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One day at work I was talking to a co-worker about my probation, saying that I was off probation and my boss overheard. My boss asked me if I used to be on probation I admitted I used to be but I completed it and have been off since September.

A few days later, he asked to speak with me, saying that money is missing and since I was a new hire I had to repay that money ($75 dollars) in order to receive my paycheck, and also sign a paper that I quit. I told him I didn’t take the money—I swear I didn’t—but he insisted I sign and bring him a money order for $75 and until I sign the paper I can’t get my paycheck.

I didn’t have a choice: my rent and car payment were due and I needed my paycheck. So I brought a money order and signed the paper. I had a final check due and I went on payday with cops standing by to avoid him accusing me of anything else. He still refused to give me my check. The cops even asked him why he was holding my check. Again he stated money been missing and accounts charged that were not supposed to be and he was blaming me. I haven’t been there for two weeks! Can I do something about this? He told me he would win because I have a past police record but I honestly didn't take the money.

closed as off-topic by Jim G., gnat, DJClayworth, JakeGould, Wesley Long Mar 15 '15 at 21:43

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    I wonder if the boss is the thief. – Loren Pechtel Mar 15 '15 at 19:03
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    Don't sign anything. Talk to your boss' boss. Get a lawyer. Look for another job. – DJClayworth Mar 15 '15 at 19:07
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    How were you able to get cops to come with you to your job to pick up a check? How does one arrange for that to happen? – JakeGould Mar 15 '15 at 19:25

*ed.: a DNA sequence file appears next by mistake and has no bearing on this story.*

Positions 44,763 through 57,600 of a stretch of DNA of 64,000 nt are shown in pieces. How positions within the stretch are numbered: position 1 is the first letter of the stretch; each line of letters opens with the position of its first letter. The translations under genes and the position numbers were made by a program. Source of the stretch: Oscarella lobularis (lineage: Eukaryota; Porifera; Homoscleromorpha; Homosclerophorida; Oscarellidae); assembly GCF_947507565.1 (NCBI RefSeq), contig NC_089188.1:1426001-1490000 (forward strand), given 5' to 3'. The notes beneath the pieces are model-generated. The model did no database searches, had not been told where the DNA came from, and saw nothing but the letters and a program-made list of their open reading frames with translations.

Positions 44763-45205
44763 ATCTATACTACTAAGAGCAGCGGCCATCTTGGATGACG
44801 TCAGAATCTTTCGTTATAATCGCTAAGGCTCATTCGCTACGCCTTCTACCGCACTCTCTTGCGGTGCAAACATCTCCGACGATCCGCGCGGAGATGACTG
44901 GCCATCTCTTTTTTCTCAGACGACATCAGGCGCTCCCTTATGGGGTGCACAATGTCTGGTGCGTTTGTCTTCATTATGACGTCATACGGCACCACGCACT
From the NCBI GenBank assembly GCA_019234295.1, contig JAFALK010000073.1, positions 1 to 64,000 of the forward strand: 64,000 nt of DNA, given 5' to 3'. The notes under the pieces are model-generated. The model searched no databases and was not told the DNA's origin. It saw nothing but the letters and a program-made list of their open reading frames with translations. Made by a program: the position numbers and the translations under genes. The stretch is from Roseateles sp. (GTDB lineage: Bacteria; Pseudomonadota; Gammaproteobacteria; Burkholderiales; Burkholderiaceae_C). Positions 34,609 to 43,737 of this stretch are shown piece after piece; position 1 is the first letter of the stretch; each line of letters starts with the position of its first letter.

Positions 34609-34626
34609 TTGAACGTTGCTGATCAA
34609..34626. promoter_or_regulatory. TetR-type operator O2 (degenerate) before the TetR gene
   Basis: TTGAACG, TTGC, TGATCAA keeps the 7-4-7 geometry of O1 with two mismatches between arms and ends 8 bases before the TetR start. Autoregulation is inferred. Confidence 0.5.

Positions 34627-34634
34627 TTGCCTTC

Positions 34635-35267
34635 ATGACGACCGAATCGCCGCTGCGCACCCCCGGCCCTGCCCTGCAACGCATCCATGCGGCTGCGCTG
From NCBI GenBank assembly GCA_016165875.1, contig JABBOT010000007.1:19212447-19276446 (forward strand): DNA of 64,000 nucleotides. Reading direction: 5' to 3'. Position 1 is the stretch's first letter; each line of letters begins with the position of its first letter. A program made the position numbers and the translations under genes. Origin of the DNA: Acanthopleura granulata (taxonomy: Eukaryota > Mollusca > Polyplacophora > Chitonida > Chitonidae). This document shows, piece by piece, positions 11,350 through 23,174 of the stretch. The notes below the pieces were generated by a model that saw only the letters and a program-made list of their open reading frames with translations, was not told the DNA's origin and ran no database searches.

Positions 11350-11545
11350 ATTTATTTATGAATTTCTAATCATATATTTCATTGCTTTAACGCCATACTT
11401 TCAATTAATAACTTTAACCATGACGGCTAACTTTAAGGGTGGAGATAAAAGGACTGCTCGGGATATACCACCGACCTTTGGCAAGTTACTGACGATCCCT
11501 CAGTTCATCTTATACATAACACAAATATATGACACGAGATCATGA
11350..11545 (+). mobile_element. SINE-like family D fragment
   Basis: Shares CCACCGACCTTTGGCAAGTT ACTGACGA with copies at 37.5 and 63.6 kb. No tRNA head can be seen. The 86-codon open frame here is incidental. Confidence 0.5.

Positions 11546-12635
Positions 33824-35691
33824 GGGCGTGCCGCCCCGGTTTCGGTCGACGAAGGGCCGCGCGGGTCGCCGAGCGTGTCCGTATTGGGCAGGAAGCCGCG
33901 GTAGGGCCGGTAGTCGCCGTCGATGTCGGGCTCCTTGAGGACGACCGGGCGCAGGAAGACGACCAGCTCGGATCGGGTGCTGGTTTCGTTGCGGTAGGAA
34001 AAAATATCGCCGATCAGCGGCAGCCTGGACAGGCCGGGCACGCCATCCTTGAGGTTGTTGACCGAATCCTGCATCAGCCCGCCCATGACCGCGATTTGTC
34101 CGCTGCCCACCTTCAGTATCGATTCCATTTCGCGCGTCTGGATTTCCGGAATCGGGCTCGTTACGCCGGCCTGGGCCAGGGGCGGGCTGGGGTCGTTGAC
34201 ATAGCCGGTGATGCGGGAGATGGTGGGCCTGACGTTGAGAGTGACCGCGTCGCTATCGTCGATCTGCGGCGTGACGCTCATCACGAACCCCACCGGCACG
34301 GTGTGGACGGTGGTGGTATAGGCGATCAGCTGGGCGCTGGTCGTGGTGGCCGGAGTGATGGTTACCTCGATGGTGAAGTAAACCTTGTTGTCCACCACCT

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    @JakeGould - It's called a civil assistance call. Most law enforcement agencies do it, but terms vary greatly by department. – Wesley Long Mar 15 '15 at 21:44
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    "He told me he would win because I have a past police record" .. well, the fact that you signed a confession wouldn't help your case, either. – Carson63000 Mar 15 '15 at 23:40
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If you explain that you didn't do it to the judge, chances are pretty good that nothing untoward will happen to you. I don't know what proof your boss has that you stole anything but if all he can say is that money is missing, then he has absolutely has no proof.

If you are accused in court of stealing, the fact that you were on probation cannot be mentioned at trial because it would prejudice the presumption of your innocence - I pretty much know this from having been called as in a prospective juror every two years for twenty years and every four years in the last ten years.

Your boss is a bottom feeder who is attempting to intimidate you and extort from you. I suggest that you pick yourself another place of employment before he pulls a repeat performance - with all the stress that is is implied - on you.

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